“It’s easy to come up with new ideas; the hard part is letting go of what worked for two years, but will soon be out-of-date.” Roger von Oech, author and consultant
2013 promises to be every bit as challenging—or more so than 2012. Here are seven resources and links for building creative problem-solving skills to help you and your teams identify new and better solutions to the challenges you face in the coming year.
- Use mind mapping techniques and software: In his book, Use Both Sides of Your Brain, Tony Buzan describes how mind mapping can be a quick, easy way to brainstorm, capture ideas, and create a plan or document. Buzon offers a free trial of his iMindMap6 mind mapping software, which is also available for iPhone, iPad, and Android devices.
- Activate your explorer, judge, artist, and warrior: Roger von Oech is an author, inventor, and consultant. He started his company, Creative Think, in 1977 to stimulate creativity in business. He wrote A Whack on the Side of the Head and A Kick in the Seat of the Pants, which are filled with fun tips, stories, and games that stimulate new ways to confront old and new challenges.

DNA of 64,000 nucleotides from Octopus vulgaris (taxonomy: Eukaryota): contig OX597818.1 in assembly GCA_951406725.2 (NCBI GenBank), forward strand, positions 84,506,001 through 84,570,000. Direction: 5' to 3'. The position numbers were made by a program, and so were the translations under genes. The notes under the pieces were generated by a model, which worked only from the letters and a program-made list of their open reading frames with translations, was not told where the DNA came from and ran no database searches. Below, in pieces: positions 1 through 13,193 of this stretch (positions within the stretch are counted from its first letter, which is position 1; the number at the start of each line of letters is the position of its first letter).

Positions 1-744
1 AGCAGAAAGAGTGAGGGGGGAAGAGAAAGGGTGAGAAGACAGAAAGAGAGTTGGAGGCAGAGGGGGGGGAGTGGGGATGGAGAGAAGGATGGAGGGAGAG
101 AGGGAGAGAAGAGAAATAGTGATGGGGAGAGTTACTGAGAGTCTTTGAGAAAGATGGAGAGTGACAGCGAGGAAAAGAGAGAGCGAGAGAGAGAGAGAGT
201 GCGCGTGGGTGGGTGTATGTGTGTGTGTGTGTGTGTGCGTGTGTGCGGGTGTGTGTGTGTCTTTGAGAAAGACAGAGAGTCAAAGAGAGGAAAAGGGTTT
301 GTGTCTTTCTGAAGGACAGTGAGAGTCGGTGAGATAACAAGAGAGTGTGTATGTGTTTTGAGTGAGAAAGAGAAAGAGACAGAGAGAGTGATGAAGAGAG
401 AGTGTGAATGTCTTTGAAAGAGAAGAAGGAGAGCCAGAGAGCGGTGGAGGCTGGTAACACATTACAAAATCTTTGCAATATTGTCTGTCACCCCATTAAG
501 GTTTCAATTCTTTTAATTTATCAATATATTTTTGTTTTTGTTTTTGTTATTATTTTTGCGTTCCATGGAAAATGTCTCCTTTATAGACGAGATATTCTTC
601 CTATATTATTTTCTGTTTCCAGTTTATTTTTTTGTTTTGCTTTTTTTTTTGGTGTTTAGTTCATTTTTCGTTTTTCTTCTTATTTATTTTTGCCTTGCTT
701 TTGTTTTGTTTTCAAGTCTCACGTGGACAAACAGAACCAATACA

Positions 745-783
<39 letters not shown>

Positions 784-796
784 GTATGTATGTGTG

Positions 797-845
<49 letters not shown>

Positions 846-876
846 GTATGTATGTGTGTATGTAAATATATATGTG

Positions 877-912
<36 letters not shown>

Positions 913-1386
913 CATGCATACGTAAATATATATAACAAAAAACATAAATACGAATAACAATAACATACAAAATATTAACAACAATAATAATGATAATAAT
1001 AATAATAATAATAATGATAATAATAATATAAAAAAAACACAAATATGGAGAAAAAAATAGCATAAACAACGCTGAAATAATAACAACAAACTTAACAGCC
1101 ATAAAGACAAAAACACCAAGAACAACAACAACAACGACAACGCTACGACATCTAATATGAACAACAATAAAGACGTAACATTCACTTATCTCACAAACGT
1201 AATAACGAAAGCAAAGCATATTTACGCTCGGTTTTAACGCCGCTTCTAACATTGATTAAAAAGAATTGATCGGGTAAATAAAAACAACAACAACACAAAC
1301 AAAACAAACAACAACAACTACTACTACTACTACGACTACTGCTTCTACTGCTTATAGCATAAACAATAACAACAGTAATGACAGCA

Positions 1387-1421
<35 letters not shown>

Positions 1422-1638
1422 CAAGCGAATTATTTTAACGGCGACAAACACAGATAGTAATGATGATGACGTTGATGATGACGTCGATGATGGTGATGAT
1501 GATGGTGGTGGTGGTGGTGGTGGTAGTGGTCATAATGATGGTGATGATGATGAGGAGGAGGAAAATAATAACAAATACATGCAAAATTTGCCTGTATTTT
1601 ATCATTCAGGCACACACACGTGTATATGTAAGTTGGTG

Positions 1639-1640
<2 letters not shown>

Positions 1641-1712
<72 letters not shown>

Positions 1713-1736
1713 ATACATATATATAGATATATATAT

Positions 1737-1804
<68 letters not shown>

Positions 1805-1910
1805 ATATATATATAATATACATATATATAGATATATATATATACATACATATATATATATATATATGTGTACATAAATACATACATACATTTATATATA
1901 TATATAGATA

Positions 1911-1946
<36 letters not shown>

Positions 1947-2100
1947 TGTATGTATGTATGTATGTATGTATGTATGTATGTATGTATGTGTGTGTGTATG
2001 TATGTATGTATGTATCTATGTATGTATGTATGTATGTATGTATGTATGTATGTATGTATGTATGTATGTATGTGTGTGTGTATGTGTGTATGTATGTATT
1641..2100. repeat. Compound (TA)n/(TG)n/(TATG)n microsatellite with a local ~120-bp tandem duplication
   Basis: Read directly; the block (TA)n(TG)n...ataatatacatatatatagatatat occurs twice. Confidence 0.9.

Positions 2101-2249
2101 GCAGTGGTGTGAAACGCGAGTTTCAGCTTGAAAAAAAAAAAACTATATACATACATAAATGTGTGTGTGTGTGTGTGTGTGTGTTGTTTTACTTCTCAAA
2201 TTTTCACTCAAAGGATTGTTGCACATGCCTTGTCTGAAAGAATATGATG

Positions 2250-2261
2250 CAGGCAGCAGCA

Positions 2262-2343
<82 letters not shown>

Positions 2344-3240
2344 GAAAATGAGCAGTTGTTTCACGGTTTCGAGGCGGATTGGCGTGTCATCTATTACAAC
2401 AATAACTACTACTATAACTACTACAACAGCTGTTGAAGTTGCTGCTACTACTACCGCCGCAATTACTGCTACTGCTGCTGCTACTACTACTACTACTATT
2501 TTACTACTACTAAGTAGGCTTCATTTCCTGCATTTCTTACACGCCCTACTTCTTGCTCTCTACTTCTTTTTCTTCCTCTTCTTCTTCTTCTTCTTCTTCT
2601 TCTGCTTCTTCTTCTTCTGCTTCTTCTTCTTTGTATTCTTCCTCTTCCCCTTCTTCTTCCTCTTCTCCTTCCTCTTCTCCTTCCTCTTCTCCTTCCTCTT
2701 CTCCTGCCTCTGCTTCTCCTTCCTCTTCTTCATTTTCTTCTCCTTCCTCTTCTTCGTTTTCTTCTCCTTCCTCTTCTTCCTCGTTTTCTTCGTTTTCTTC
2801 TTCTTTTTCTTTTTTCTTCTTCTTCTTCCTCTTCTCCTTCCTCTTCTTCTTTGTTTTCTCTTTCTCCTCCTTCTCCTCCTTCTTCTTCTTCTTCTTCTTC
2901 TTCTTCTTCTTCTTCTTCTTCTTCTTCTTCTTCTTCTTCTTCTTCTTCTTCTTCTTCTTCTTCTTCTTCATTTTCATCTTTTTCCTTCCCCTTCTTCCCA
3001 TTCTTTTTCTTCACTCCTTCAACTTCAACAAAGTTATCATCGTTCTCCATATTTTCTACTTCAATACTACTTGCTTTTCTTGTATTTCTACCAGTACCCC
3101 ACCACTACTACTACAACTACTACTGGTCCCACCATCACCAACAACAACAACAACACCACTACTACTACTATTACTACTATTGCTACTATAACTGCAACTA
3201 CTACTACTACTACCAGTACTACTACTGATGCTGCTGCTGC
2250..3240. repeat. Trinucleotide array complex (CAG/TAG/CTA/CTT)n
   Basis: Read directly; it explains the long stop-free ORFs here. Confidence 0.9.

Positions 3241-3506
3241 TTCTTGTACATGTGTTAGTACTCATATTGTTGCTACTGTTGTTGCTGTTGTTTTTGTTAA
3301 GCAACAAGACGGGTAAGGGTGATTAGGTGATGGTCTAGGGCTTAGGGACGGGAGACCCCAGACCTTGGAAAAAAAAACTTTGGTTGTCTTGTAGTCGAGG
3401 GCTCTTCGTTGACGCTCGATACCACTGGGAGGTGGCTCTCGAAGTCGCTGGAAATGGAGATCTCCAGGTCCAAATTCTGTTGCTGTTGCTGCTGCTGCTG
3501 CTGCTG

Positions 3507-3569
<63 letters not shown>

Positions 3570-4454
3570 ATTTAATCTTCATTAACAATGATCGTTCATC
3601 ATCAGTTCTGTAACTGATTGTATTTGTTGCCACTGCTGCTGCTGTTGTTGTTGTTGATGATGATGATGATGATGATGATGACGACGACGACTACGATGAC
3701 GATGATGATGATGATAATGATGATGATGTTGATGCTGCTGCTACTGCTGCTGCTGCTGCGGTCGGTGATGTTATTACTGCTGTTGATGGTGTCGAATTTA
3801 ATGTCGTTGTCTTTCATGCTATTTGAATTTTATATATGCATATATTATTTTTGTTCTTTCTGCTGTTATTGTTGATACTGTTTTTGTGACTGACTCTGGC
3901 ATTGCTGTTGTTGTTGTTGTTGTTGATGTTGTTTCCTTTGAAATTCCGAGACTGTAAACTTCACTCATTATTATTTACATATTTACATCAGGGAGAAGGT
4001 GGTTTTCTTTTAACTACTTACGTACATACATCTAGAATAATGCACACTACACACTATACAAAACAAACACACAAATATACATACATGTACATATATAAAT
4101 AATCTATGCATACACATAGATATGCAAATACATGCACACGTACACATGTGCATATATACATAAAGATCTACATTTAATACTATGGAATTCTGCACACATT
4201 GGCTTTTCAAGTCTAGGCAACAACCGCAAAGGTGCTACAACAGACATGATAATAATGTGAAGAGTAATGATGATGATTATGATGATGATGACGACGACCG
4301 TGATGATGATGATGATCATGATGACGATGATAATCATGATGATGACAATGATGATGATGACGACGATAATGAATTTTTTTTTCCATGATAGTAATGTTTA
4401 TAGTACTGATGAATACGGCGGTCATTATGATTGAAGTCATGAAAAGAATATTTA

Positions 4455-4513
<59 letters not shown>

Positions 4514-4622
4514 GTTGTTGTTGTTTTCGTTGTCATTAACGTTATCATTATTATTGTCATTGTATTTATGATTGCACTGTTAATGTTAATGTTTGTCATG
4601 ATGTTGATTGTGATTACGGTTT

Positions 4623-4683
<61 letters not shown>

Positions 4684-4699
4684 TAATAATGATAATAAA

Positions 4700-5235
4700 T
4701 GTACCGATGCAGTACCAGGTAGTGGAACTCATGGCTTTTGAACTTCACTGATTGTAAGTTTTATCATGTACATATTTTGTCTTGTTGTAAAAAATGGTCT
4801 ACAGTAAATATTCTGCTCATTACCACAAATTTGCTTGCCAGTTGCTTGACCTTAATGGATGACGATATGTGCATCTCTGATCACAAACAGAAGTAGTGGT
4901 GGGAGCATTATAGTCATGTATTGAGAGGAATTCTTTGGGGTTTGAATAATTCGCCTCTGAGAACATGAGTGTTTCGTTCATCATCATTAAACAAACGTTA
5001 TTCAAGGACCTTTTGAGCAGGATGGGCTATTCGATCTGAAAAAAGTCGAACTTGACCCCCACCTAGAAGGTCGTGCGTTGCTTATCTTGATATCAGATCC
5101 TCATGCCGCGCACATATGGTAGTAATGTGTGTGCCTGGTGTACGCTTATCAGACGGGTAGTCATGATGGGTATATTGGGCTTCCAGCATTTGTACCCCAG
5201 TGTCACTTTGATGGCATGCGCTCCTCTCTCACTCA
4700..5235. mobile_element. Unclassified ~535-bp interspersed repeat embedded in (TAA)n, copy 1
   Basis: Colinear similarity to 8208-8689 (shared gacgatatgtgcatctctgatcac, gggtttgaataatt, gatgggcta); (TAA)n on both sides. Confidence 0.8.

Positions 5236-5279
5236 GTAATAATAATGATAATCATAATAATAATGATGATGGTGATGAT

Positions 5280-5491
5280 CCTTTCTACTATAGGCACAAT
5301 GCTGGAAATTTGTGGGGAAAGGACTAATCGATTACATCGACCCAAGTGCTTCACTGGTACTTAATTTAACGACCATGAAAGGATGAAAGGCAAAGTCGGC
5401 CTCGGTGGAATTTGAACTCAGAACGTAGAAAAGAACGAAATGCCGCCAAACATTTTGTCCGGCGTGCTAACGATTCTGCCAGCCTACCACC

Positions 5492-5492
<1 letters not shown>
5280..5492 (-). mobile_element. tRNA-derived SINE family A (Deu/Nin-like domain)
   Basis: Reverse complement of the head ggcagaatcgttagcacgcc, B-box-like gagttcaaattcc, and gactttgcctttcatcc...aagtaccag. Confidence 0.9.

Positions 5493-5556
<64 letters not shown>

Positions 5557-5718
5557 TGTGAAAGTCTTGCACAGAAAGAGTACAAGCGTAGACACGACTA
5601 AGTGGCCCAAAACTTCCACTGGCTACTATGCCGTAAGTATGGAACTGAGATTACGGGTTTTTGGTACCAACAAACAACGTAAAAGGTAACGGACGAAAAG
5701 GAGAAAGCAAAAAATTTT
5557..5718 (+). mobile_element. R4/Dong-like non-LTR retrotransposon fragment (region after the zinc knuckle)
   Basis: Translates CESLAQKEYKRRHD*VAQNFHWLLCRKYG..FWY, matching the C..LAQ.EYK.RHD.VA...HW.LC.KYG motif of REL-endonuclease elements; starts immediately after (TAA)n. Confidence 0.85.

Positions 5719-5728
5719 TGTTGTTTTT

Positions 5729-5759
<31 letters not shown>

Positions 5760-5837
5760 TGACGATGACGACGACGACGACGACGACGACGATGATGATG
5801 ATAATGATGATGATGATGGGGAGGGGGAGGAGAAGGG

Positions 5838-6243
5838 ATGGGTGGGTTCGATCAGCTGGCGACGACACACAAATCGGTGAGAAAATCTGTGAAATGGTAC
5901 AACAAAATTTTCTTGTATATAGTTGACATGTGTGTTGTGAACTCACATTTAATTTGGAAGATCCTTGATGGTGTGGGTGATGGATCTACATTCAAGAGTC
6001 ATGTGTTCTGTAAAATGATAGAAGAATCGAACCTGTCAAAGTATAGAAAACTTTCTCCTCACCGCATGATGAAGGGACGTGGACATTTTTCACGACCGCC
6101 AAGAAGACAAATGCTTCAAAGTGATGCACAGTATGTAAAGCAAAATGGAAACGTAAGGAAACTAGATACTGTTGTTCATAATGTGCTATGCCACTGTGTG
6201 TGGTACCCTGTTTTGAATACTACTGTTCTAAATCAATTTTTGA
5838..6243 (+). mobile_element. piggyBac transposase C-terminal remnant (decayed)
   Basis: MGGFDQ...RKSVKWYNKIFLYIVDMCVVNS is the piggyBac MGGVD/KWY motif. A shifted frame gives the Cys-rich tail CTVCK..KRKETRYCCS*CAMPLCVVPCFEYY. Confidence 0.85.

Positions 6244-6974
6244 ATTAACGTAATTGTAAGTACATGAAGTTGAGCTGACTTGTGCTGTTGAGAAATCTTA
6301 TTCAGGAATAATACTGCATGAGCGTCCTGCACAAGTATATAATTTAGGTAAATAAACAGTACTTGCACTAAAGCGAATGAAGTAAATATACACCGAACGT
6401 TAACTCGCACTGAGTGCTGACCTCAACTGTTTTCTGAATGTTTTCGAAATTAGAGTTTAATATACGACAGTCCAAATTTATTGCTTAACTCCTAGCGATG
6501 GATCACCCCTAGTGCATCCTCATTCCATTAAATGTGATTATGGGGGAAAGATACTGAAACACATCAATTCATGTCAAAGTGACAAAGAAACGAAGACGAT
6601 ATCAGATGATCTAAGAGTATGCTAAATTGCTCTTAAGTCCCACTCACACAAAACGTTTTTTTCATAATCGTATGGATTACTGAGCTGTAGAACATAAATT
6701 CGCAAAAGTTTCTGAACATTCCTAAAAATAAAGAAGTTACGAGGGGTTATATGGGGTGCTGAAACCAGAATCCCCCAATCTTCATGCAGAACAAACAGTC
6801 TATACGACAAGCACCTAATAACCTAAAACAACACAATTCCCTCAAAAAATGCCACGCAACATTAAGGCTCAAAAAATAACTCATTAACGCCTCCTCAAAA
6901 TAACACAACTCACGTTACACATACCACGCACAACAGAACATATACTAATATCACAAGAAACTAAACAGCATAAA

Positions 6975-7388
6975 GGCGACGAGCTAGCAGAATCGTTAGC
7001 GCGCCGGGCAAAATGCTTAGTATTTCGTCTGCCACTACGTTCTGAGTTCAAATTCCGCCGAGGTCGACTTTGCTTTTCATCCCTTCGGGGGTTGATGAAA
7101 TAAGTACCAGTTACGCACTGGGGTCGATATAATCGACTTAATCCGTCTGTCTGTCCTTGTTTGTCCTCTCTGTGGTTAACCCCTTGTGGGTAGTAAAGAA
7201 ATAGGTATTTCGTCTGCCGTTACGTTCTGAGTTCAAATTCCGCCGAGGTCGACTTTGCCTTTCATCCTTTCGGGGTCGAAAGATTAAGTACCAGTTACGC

- Consider an innovation training program: Synecticsworld provides ground-breaking programs in innovative teamwork, facilitating group creativity, seeing with new eyes, and other custom learning programs. I took a week-long course from them several years ago—it was one of the most thought-provoking and useful programs I’ve ever attended.
- Daydream at work: Did you know that Google and 3M give their employees time and space to daydream? In her book, Daydreams at Work: Wake Up Your Creative Powers, Amy Fries provides suggestions about how to build personal energy and motivation by tapping into your own daydreams. She also includes interviews and stories, and questionnaires to identify your own daydreaming style.
- Play games with your team: Human Synergistics International offers affordable team simulations to enhance group problem-solving skills and decision-making effectiveness, while strengthening cooperation and communication among team members.
- Learn and apply new innovation techniques: Michael Michalko, the author of Thinkertoys, Cracking Creativity, and ThinkPak, provides a host of techniques to unlock creativity. He describes how to reverse conventional assumptions, manipulate what exists into something different, use a variety of exercises to generate new ideas for products, markets, and sales, and much more.
- Ask your team to draw their emotions: Emography is a right brain activity that allows teams to think and interact on a deeper level. It is especially effective during organizational change.
Wishing you a satisfying and creative year! Sher Foerster Kyweriga